Quebec’s maple syrup producers have a rigorous grading and quality independent inspection process for their maple syrup production with over 250,000 barrels inspected every year. The inspectors look for:
• Brix degrees – the sugar concentration of the maple syrup
• Authenticity – that it is 100% pure maple syrup
• Clarity – the absence of any suspended particles
• Colour class – light transmitted through the maple syrup
• Flavour – absence of flaws masking the maple flavour
Citadelle, based in Plessisvlle, Quebec is the world’s largest producer of 100% pure maple syrup and, a cooperative with nearly 2000 members. Their maple syrup contains no preservatives or artificial flavour and is completely unrefined retaining the sap’s inherent vitamins and nutrients, with the sap collected from over seven million maple trees across Canada.
Maple syrup from Canada contains polyphenols, healthy compounds that are also found in berries, tea and flaxseeds which help keep blood sugar levels in check.
Just 60ml of maple syrup contains your daily recommended dose of manganese, which helps keep bones strong and healthy and is necessary for normal brain and nerve function.
Native Americans were the first to recognise maple sap as a source of energy and nutrition. To make maple syrup, they would throw hot stones into a bucket of sap, or let it freeze overnight and remove the layer of ice to reveal the syrup underneath.
Nowadays, maple is pumped from taps in the maple trees directly into pipes into a maple tank. Some maple farmers use condenser machines to accelerate the extraction of water from the sap, and then move this concentrated sap into a 300 gallon boiler that heats it up to 220 degrees Celsius. To be a syrup the sap has to become 66% sugar on the globally used Brix scale.
We discovered various maple syrup products during our tour of Montreal and Quebec City including maple butter, which is not a butter at all but a sweet spread, to try on toast or as a cake frosting; maple Taffy – a thick clear maple caramel, that hardens when served on ice and makes excellent Taffy lollipops, or an ice cream topping.
Ginger organic maple spread and maple and garlic dressing. Maple coffee and maple mustard and an incredible product called Cabane du Pic-Bois which is a sweet and sour maple vinegar which can be used as an alternative to balsamic vinegar or raspberry vinegar and could be used to accompany foie gras, boost sauces, meats, seafood, vegetables or just a salad. I have a bottle safely tucked away in my office drawer!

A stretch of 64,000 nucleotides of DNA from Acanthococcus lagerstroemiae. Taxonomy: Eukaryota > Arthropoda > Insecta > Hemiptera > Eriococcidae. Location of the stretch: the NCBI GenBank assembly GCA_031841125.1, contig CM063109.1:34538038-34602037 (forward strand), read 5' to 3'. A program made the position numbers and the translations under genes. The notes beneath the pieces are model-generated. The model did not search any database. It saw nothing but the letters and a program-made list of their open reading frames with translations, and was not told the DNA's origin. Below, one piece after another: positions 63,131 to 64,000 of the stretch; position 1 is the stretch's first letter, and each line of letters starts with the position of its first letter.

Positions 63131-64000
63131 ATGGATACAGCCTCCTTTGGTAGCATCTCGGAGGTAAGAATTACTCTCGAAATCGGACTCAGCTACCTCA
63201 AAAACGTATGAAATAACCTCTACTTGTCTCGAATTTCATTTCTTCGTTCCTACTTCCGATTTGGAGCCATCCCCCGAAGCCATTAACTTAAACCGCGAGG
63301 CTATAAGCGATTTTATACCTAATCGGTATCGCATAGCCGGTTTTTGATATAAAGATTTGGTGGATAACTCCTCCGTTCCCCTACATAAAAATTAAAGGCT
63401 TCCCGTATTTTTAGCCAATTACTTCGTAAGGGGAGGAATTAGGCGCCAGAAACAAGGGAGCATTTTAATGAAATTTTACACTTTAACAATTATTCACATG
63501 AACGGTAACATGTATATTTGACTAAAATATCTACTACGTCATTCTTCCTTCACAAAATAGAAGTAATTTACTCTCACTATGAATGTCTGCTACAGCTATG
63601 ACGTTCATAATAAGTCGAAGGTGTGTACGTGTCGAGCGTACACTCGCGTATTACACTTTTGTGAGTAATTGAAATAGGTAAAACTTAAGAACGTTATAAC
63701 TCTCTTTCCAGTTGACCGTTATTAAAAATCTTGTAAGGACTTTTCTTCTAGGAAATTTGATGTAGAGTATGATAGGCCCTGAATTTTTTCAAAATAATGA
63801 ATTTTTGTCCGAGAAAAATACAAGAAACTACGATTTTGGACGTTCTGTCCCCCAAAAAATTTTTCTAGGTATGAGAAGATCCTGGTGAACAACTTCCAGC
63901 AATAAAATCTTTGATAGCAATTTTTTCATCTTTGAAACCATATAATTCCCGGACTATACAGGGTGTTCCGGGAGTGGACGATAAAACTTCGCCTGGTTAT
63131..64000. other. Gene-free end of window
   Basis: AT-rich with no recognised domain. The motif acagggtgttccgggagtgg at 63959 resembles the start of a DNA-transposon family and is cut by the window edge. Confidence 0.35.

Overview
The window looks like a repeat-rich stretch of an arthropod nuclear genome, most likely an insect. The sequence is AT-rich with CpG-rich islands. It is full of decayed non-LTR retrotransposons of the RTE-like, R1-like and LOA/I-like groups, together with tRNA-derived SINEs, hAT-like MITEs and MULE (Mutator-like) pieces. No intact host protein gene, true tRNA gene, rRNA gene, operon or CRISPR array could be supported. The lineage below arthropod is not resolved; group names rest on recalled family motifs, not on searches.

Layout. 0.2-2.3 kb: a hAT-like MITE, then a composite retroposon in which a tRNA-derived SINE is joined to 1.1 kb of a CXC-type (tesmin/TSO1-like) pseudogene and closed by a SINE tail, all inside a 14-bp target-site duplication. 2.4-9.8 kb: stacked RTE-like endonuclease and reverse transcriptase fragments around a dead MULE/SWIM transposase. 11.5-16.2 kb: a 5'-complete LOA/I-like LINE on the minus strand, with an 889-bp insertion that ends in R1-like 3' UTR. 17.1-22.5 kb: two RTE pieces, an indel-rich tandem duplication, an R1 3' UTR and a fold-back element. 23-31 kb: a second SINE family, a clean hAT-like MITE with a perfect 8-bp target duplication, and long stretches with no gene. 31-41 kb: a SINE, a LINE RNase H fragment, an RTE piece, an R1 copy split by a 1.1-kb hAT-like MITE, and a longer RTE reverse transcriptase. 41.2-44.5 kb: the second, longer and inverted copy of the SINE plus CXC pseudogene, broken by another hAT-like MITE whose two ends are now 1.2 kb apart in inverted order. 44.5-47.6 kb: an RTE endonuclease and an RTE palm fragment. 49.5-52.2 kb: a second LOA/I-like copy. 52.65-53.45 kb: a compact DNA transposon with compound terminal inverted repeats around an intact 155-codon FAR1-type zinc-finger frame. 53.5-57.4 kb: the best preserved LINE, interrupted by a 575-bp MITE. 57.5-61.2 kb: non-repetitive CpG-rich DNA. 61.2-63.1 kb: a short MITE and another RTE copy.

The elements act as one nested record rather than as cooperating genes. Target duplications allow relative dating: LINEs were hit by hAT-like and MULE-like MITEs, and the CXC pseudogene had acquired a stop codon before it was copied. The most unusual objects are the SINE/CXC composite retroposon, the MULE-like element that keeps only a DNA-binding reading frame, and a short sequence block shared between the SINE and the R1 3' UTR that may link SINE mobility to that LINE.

We finished the tour with two very special visits: a traditional maple lunch at Érablière du Lac Sugar Shack consisting of split pea soup, transformed by a dash of maple syrup, maple glazed ham, beans and bacon (cooked in maple of course), meat pie and sautéed potatoes followed by maple tart. An unforgettable lunch never to be recreated and some time to sledge for those brave enough.
And finally on our last day a trip to FPAQ President Serge Beaulieu’s maple production facilities. A maple, dairy and arable farm, where we saw the maple trees tapped and ready to release their sap for the 2017 sugaring season (which usually starts in mid-February). The perfect temperature for the first of the season maple sap to flow from the trees is -15°C during the night up to +5°C during the day.
As the temperatures rise, the grades and colour of the maple syrups change, and that, is the true secret of maple. It’s a pure natural product, and its range of use depending on its grade is huge. It’s an extremely versatile product.
If you would like to try Canadian maple syrup in the UK you can purchase it via: